Life insurance policies are marketed to consumers as a form of financial protection.  The promises made by life insurance carriers are designed to ensure loved ones are not left with preventable financial struggles because a family breadwinner passes away.  When a stay-at-home mom suddenly is faced with the death of her spouse, the family’s standard of living and financial security can be placed in jeopardy. 

The case of Ian Weissberger serves as a tragic example.  When Mr. Weissberger purchased life insurance, he presumably did so in case a terrible injury or fatal disease caused a premature death.  Despite his foresight, his wife did not receive the benefits for which her husband had been paying premiums prior to succumbing to Lou Gehrig’s disease.  To the wife’s chagrin, the carrier not only refused to pay the $250,000 death benefit, but the insurer actually rescinded (retroactively canceled) the policy.

Mr. Weissberger paid all of the premiums and no foul play was suspected in his death.  The insurance company did not dispute that the widow was the sole beneficiary of the policy.  The insurance company also did not contest the fact that the fatal disease that claimed Mr. Weissberger’s life was not diagnosed until several months after the policy was purchased.

Ultimately, the policy was denied based on the insurance company’s claim that the insured failed to provide a complete application.  After the insured’s death, the insurance company rescinded the policy because the policy did not disclose pulmonary disease or bipolar disorder.  The insurer used this rationale to deny the death benefit even though the policyholder’s physicians denied the insured suffered from these conditions.

Although the $250,000 death benefit was a drop in the bucket for an insurance company that collected $2.3 billion in premiums the year it denied the claim, the amount was a significant sum for a surviving spouse.  While life insurers often deny coverage for legitimate reasons, the most common justification, which accounts for two-thirds of claims disputes in a typical year, is “material misrepresentation”.  While the definition of information that is “material” can vary depending on the jurisdiction, the term generally refers to facts that would materially impact the scope or degree of risk under the policy.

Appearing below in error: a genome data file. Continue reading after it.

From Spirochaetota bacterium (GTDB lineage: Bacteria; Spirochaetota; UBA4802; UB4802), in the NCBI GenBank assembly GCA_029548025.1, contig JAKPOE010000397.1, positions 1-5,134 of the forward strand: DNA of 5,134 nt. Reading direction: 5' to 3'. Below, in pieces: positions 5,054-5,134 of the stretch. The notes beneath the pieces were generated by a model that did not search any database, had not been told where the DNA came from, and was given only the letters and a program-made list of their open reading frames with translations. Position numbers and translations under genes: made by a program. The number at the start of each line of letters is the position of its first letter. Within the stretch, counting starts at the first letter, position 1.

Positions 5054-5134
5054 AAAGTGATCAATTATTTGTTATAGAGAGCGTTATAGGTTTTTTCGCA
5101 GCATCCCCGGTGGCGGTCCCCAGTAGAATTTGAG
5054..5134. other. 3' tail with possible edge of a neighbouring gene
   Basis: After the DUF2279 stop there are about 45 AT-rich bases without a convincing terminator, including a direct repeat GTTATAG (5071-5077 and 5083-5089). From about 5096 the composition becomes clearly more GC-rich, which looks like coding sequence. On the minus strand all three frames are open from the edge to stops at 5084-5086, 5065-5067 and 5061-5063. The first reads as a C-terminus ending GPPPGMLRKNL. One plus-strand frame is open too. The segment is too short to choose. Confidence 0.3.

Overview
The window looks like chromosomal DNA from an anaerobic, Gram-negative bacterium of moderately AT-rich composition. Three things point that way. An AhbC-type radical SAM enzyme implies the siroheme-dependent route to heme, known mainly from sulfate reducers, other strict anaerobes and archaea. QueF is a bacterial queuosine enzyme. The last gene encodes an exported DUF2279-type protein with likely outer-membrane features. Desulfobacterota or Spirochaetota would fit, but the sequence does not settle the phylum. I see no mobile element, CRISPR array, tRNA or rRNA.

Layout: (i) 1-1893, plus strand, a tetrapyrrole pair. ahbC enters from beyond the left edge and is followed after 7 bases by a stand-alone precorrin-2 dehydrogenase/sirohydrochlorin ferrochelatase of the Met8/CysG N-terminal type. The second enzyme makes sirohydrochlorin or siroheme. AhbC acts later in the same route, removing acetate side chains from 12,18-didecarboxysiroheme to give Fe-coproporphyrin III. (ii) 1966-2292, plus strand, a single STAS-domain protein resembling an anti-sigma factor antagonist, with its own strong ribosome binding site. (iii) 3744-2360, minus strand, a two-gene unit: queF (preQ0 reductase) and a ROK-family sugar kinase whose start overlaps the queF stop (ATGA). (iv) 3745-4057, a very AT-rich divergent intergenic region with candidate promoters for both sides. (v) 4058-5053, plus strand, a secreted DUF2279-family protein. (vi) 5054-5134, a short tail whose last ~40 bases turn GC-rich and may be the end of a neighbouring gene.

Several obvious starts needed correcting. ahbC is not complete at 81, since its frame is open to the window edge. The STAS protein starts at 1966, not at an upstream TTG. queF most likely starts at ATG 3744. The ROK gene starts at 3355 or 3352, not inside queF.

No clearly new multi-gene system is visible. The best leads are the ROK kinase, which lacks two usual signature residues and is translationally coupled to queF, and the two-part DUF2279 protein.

Most people presume that insurance carriers generally pay life insurance claims.  Admittedly, life insurance companies pay approximately $38 billion in death benefits during a typical year.  However, five thousand beneficiaries were denied death benefits in a recent one-year period.  The total value of unpaid death benefits during a typical year exceeds $370 million, which the Los Angeles Times indicates amounts to double the amount of annual unpaid benefits just a decade earlier.

While there are legitimate justifications for denying death benefits, such as foul play by the beneficiary or unpaid premiums, insurance companies often offer coverage immediately upon receipt of an application.  This approach allows the insurer to start accepting premiums immediately without taking the time or expending the effort to undertake a proper underwriting process.  Florida and many states impose a 2 year limitation period during which material omitted information or false answers on an application can be used to rescind a policy, referred to as the “contestability period.”  However, insurance companies can and do exploit the 2 year window.  Carriers often exploit a death inside the contestability period to take advantage of errors that could have been discovered before the policy was issued.  The story involving Mr. Weissberger and his widow had a happy ending because she fought the insurance company and ultimately reached a confidential settlement.  

You can reach Miami Insurance Claims Lawyer J.P. Gonzalez-Sirgo by dialing his direct number at (786) 272-5841, calling the main office at (305) 461-1095, or Toll Free at 1 (866) 71-CLAIM or email Attorney Gonzalez-Sirgo directly at [email protected].

J.P. Gonzalez-Sirgo
J.P. Gonzalez-Sirgo, P.A.
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